Aging is a progressive loss of physiological function and is an unavoidable process ending in death (). It is now considered a major factor underlying the development and progression of various diseases, such as COPD and idiopathic PF. Molecular hydrogen can decrease the expression of the aging-related proteins β‍-galactosidase, p53, and p21 (), suppress downregulation of sirtuin 3 (Sirt3) expression, and reduce oxidative stress damage, thereby extending cell survival (). Research has shown that molecular hydrogen produced by intestinal bacteria in the body suppresses increased hydrogen peroxide (H2O2) by suppressing intracellular ·OH-mediated lipid peroxide formation and cellular senescence, thus contributing to the suppression of aging (). Genomic instability is one of the primary hallmarks of the aging process (). By reducing oxidative DNA damage, hydrogen can help maintain genomic stability. For example, in cigarette smoke (CS)‍-induced emphysema, hydrogen significantly decreased phosphorylated histone H2AX and 8-hydroxy-2'-deoxyguanosine (8-OHdG), which are markers of oxidative DNA damage (). As a "philosophical molecule," hydrogen may be used for the treatment of intractable diseases and aging ().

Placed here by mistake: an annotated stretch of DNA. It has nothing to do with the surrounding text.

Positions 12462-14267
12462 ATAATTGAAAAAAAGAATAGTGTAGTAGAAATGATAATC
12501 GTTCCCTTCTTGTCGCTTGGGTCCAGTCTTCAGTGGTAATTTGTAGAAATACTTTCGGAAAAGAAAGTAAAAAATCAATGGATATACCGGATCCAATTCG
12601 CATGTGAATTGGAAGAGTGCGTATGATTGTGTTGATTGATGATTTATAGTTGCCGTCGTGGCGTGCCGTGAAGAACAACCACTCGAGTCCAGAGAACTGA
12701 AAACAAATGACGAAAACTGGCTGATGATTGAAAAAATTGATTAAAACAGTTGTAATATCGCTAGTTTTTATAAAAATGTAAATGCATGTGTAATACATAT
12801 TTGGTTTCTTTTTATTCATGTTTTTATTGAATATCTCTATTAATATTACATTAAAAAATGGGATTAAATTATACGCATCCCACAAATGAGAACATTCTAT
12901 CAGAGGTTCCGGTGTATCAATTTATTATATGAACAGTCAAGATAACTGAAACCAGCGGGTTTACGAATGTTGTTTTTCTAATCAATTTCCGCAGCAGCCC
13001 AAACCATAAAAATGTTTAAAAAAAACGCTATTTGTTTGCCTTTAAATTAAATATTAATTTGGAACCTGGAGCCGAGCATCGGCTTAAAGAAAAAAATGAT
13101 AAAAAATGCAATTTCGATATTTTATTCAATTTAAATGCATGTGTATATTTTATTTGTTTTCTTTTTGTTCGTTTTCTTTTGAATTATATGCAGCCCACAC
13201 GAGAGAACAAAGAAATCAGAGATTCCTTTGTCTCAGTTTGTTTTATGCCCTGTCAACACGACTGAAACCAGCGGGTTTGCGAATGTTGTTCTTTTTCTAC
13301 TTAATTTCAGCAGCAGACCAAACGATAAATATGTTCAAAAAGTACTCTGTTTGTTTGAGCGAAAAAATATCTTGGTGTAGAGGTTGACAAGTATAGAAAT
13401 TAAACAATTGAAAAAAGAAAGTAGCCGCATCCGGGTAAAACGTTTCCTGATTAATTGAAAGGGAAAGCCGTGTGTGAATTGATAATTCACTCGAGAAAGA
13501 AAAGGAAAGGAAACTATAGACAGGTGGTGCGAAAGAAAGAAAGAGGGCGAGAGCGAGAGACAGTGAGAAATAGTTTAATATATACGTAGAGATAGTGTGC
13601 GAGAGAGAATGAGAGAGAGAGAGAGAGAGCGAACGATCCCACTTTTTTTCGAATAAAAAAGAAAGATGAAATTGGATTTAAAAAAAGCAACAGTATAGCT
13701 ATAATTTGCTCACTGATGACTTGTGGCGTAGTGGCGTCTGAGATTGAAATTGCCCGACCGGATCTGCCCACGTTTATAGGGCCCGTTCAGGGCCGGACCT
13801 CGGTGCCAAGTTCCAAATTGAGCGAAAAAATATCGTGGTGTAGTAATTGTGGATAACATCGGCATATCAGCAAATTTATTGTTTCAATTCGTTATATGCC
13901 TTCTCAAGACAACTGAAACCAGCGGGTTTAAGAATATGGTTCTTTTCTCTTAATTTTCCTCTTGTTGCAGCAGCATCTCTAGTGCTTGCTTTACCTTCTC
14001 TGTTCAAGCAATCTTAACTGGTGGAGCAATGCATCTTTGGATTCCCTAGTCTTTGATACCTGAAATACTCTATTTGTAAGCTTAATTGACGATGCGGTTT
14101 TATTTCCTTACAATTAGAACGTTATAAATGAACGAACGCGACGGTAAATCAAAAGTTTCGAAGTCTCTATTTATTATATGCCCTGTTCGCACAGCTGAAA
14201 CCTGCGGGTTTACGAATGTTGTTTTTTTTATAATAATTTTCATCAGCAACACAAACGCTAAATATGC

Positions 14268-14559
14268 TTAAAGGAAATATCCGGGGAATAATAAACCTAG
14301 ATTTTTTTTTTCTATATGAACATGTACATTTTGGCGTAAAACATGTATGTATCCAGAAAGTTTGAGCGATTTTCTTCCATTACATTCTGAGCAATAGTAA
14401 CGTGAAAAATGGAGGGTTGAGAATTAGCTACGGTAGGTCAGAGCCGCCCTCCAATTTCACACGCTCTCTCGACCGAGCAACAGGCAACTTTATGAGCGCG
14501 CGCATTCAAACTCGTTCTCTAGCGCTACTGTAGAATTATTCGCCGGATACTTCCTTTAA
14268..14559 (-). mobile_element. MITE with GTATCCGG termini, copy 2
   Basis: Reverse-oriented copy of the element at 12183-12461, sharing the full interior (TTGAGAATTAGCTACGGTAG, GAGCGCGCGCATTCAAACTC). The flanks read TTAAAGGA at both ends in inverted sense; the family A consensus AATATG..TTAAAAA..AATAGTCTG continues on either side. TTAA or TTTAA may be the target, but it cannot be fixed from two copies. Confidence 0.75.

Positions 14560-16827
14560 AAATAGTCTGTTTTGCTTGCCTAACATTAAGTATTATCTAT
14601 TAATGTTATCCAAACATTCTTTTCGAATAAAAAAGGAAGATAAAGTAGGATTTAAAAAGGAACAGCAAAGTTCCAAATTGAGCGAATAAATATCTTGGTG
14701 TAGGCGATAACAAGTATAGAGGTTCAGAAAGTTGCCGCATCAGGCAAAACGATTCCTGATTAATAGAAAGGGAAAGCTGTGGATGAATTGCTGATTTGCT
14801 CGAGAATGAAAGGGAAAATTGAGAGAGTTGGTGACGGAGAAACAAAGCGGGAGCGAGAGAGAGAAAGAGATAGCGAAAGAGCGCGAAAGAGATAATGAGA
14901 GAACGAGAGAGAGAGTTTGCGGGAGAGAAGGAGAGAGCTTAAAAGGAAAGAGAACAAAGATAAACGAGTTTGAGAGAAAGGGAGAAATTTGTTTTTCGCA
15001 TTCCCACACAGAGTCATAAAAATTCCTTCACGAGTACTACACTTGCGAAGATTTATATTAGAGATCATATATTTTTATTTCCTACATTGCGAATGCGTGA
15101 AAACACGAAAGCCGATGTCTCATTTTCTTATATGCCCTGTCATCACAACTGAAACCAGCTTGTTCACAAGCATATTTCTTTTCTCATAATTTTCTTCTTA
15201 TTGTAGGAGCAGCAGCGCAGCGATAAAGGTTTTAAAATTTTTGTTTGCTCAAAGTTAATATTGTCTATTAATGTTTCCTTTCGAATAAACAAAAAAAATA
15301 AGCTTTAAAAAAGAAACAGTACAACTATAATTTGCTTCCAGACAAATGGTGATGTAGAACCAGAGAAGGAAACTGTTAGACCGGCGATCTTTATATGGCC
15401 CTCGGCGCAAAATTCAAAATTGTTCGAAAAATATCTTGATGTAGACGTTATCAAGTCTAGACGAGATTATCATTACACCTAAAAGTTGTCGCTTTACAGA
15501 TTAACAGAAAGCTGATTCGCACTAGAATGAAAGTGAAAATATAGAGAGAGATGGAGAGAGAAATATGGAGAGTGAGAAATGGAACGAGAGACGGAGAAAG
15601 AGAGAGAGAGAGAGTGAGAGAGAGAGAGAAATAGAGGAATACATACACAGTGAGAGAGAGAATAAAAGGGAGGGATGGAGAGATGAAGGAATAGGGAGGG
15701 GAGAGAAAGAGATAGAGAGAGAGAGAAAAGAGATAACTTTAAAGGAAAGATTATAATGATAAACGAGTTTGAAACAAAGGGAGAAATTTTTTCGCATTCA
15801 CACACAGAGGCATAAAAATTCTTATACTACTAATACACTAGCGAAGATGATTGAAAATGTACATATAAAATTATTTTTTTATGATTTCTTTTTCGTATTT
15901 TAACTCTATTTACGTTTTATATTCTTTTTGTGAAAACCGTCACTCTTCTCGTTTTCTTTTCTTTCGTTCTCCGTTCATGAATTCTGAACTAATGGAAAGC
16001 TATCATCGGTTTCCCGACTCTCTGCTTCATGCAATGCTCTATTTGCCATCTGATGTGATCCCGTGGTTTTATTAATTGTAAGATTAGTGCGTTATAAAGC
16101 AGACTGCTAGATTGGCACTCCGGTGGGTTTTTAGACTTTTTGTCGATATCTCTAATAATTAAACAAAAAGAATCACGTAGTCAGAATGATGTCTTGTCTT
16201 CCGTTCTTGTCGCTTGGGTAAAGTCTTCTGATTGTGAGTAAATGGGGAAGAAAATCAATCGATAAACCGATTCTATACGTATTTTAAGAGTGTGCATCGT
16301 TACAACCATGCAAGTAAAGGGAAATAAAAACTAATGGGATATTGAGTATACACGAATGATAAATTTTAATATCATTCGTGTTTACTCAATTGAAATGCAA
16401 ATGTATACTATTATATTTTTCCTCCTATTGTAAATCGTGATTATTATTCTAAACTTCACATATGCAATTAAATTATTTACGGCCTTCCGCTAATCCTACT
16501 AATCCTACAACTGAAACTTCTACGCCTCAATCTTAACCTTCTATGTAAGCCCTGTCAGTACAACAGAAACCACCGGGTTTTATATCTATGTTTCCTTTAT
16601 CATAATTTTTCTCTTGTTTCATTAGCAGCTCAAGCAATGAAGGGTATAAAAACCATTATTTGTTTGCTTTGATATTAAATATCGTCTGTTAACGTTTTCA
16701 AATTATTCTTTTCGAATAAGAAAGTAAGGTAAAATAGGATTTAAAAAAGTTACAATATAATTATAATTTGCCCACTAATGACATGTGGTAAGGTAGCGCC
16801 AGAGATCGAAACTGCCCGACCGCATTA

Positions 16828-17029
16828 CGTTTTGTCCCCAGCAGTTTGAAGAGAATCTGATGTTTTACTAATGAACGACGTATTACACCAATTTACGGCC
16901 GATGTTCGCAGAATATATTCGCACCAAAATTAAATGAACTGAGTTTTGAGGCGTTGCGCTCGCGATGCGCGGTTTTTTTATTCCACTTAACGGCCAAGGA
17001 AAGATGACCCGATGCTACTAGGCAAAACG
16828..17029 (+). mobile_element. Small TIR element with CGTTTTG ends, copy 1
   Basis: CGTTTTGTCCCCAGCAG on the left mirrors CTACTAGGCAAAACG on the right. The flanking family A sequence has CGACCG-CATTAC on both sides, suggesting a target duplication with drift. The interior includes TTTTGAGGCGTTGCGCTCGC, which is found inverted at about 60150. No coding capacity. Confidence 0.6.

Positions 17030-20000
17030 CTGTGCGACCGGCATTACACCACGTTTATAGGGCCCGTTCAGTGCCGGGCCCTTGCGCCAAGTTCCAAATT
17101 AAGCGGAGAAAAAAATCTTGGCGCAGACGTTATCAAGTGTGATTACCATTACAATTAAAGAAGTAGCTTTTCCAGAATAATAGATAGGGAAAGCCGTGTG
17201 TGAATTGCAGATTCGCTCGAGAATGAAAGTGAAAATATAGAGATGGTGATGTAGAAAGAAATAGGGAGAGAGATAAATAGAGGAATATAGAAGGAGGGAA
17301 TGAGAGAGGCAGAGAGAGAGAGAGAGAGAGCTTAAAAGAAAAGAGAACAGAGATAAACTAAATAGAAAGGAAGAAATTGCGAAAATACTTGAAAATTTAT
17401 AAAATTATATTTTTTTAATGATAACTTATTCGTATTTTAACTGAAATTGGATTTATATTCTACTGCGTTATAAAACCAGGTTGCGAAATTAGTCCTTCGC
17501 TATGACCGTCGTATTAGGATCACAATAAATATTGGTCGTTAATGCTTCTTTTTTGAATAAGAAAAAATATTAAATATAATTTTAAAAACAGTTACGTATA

Some possible mechanisms underlying the biological effects of hydrogen are summarized in Fig. 1.

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Object name is JZhejiangUnivSciB-23-2-102-g001.jpg
Illustration of the possible biological effects of hydrogen. Hydrogen exerts antioxidant activity by directly neutralizing ·OH, upregulating Nrf2, HO-1, SOD, CAT, and MPO, and scavenging ONOO - ; hydrogen exerts anti-inflammatory activity by inhibiting NF-‍κB and the pro-inflammatory factors (TNF-‍α, IL-‍1β, IL-6, and HMGB-1), inhibiting MIP-1α, MIP-2, G-CSF, and ICAM-1, and increasing the expression of the anti-inflammatory factor IL-10; hydrogen modulates autophagy including Parkin/PINK1-mediated mitophagy, alleviates inflammation and NLRP3-mediated pyroptosis; hydrogen inhibits apoptosis by modulating apoptosis-related proteins and signaling pathways, but it promotes apoptosis in cancer cells; hydrogen has anti-aging effects by reducing oxidative DNA damage, decreasing the expression of the aging-related proteins β‍-galactosidase, p53, and p21, and upregulating Sirt3 expression. + refers to activate; - refers to inhibit. RNS: reactive nitrogen species; ROS: reactive oxygen species; NF-‍κB: nuclear factor-‍κB; JNK: c-Jun N-terminal kinase; ·OH: hydroxyl free radical; ONOO - : peroxynitrite anion; HO-1: heme oxygenase-1; SOD: superoxide dismutase; CAT: catalase; MPO: myeloperoxidase; NLRP3: nucleotide-binding domain and leucine-rich repeat protein 3; PINK: phosphatase and tensin homolog (PTEN)‍-induced kinase; TNF-‍α: tumor necrosis factor-‍α; G-CSF: granulocyte colony-stimulating factor; ICAM-1: intercellular cell adhesion molecule-1; IL: interleukin; HMGB-1: high-mobility group box 1; MIP: macrophage inflammatory protein; Sirt3: sirtuins 3; Nrf2: nuclear factor erythroid 2-related factor 2.